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Hungry black hole consumes faster than predicted

Media release

Astronomers have found a black hole that is consuming gas from a nearby star 10 times faster than previously thought.

Primary Image: A combined optical/X-ray image of NGC 7793 Credit: X-ray (NASA/CXC/Univ of Strasbourg/M. Pakull et al); Optical (ESO/VLT/Univ of Strasbourg/M. Pakull et al); H-alpha (NOAO/AURA/NSF/CTIO 1.5m)
Combined optical/X-ray image of NGC 7793. Credit: X-ray (NASA/CXC/Univ of Strasbourg/M. Pakull et al); Optical (ESO/VLT/Univ of Strasbourg/M. Pakull et al); H-alpha (NOAO/AURA/NSF/CTIO 1.5m)

The black hole, known as P13, is situated near the galaxy NGC7793, about 12 million light years from earth and is ingesting a weight equivalent to 100 billion billion hot dogs every minute.

The discovery was published today in the journal Nature.

Dr Roberto Soria from the Department of Imaging and Applied Physics and Research Astronomer with the International Centre for Radio Astronomy Research said that as gas fell towards a black hole it become very hot and bright.

“Scientists first noticed P13 because it was a lot more luminous than other black holes, but it was initially assumed that it was simply bigger,” Dr Soria said.

“It was generally believed the maximum speed at which a black hole could swallow gas and produce light was tightly determined by its size.

“So it made sense to assume that P13 was bigger than the ordinary, less bright black holes we see in our own galaxy, the Milky Way.”

When Dr Soria and he his colleagues from the University of Strasbourg measured the mass of P13 they found it was actually on the small side, despite being at least a million times brighter than the sun.  It was only then that they realised just how much material it was consuming.

“There is not really a strict limit as we thought, black holes usually consume more gas and produce more light.

“P13 rotates around a supergiant ‘donor’ star 20 times heavier than our own Sun.”

Dr Soria said the scientists saw that one side of the donor star was always brighter than the other because it was illuminated by X-rays coming from near the black hole, so the star appeared brighter or fainter as it went around P13.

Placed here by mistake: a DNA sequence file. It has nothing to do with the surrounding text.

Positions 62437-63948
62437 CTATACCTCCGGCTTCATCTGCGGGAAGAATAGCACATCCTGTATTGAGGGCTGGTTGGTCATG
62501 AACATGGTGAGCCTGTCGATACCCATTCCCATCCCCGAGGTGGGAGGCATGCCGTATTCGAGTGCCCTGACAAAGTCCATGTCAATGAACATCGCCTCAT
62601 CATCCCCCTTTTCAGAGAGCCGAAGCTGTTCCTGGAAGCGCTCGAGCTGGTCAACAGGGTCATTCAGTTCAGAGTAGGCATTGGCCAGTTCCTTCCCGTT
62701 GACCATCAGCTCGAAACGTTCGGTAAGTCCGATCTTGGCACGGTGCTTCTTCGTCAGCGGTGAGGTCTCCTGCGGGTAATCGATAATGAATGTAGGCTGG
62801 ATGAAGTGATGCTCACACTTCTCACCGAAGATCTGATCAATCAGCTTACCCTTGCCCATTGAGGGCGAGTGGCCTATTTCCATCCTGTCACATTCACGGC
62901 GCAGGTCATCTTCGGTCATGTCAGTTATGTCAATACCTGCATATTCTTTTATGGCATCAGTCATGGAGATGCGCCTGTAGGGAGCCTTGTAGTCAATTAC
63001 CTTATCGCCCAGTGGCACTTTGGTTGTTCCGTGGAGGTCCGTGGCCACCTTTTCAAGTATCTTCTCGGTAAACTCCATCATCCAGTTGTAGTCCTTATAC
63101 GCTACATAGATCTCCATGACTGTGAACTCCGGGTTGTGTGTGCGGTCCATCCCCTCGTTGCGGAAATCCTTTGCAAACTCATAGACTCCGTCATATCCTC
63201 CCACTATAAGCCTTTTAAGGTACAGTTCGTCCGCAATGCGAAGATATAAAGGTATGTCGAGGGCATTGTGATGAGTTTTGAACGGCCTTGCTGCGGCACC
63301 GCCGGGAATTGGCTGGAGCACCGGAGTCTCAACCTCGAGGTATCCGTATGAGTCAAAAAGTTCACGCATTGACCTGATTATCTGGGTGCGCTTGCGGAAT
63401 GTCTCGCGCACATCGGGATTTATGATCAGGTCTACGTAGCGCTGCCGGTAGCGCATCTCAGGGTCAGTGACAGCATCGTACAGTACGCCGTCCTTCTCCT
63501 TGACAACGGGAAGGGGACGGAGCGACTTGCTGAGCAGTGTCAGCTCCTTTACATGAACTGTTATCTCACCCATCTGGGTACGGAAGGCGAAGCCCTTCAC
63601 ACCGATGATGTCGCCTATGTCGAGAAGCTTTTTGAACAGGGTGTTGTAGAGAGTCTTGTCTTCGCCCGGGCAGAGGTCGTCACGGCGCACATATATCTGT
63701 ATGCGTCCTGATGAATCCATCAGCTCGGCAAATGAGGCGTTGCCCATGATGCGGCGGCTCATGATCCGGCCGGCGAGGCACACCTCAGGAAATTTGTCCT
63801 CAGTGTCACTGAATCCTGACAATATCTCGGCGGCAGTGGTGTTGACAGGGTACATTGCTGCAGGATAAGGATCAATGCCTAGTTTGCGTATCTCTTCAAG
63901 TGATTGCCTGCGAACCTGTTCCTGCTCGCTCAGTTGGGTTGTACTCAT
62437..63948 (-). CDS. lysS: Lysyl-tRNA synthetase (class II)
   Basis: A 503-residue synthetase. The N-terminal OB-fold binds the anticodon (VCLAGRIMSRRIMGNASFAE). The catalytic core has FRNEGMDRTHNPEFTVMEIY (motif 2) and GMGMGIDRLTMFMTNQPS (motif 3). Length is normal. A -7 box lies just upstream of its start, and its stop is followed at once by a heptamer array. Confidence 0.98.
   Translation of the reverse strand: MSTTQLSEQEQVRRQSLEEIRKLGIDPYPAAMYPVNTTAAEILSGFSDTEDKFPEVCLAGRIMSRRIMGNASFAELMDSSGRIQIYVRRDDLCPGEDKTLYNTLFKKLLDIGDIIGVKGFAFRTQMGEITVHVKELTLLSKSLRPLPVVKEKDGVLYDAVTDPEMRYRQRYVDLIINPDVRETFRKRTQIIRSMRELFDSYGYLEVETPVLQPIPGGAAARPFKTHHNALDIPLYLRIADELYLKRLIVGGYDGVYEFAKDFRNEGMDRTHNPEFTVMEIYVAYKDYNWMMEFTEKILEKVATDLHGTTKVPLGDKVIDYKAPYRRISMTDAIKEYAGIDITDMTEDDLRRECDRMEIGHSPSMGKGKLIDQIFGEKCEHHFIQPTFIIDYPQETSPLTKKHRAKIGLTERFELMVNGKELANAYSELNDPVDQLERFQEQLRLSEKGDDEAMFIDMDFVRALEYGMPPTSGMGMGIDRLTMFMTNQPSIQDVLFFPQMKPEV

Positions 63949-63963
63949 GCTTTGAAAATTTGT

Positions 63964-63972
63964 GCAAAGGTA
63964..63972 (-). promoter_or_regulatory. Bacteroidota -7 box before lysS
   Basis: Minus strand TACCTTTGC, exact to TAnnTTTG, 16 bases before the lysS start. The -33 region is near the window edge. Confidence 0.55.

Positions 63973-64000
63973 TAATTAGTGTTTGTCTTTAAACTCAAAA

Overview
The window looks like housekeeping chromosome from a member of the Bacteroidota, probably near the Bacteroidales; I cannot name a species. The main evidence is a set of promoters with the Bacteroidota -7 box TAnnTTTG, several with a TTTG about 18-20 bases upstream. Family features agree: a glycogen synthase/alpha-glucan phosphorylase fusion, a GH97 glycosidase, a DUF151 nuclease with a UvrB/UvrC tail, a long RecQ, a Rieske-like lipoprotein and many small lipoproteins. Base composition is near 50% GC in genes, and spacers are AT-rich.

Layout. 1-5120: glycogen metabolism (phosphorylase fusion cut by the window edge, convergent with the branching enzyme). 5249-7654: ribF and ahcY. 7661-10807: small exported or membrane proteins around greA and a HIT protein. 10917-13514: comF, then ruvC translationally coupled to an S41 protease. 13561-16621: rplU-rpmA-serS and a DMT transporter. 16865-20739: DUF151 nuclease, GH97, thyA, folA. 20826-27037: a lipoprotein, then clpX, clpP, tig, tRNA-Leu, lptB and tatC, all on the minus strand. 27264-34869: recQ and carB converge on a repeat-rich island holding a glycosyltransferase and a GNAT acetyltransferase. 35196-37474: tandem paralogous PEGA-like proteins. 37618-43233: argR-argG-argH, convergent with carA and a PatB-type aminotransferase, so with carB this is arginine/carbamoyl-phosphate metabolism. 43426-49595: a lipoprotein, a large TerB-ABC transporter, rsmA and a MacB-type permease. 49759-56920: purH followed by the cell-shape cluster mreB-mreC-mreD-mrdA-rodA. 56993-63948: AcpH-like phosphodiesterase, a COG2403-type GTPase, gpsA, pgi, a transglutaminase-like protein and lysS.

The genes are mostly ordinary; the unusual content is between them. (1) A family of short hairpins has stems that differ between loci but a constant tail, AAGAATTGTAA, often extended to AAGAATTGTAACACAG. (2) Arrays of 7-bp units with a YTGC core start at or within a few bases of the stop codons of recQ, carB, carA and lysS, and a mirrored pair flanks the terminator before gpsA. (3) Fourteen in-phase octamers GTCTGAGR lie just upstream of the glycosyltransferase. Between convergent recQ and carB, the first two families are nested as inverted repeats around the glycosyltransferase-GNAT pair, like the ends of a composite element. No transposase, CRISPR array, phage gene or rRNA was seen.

“This allowed us to measure the time it takes for the black hole and the donor star to rotate around each other, which is 64 days, and to mode the velocity of the two objects and the shape of the orbit.

“From this, we worked out that the black hole must be less than 15 times the mass of our Sun.”

Dr Soria compared P13 to small Japanese eating champion Takeru Kobayashi.

“As hotdog-eating legend Takeru Kobayashi famously showed us, size does not always matter in the world of competitive eating and even small black holes can sometimes eat gas at an exceptional rate.”

Dr Soria said P13 is a member of a selected group of black holes known as ultra-luminous X-ray sources.

“These are the champions of competitive gas eating in the Universe, capable of swallowing their donar star in less than a million years, which is a very short time on the cosmic scales.”

ICRAR is a joint venture between Curtin University and The University of Western Australia with support and funding from the State Government of Western Australia.

The study was led by Dr Christian Motch from the University of Strasbourg.

Original publication details:

‘A mass of less than 15 solar masses for the black hole in an ultra-luminous X-ray source’ was published in Nature on 09 October 2014. C. Motch, M. W. Pakull, R. Soria, F. Gris´e, G. Pietrzy´nski.

Images:

The below images are available on the ICRAR website.

Credit: Image created by Tom Russell (ICRAR) using software created by Rob Hynes (Louisiana State University).

A rendering of what P13 would look like close up. Credit: Image created by Tom Russell (ICRAR) using software created by Rob Hynes (Louisiana State University)

Credit: X-ray (NASA/CXC/Univ of Strasbourg/M. Pakull et al); Optical (ESO/VLT/Univ of Strasbourg/M. Pakull et al); H-alpha (NOAO/AURA/NSF/CTIO 1.5m)

Combined optical/X-ray image of NGC 7793. Credit: X-ray (NASA/CXC/Univ of Strasbourg/M. Pakull et al); Optical (ESO/VLT/Univ of Strasbourg/M. Pakull et al); H-alpha (NOAO/AURA/NSF/CTIO 1.5m)

 

Read the full article in Nature.